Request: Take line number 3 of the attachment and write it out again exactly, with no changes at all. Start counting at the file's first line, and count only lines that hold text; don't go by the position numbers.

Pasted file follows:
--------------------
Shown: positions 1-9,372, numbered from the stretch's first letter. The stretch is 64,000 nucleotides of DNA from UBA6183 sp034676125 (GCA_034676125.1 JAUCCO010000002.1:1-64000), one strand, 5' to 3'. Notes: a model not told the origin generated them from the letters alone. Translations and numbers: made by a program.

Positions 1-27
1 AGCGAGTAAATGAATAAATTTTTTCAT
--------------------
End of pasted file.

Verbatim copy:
1 AGCGAGTAAATGAATAAATTTTTTCAT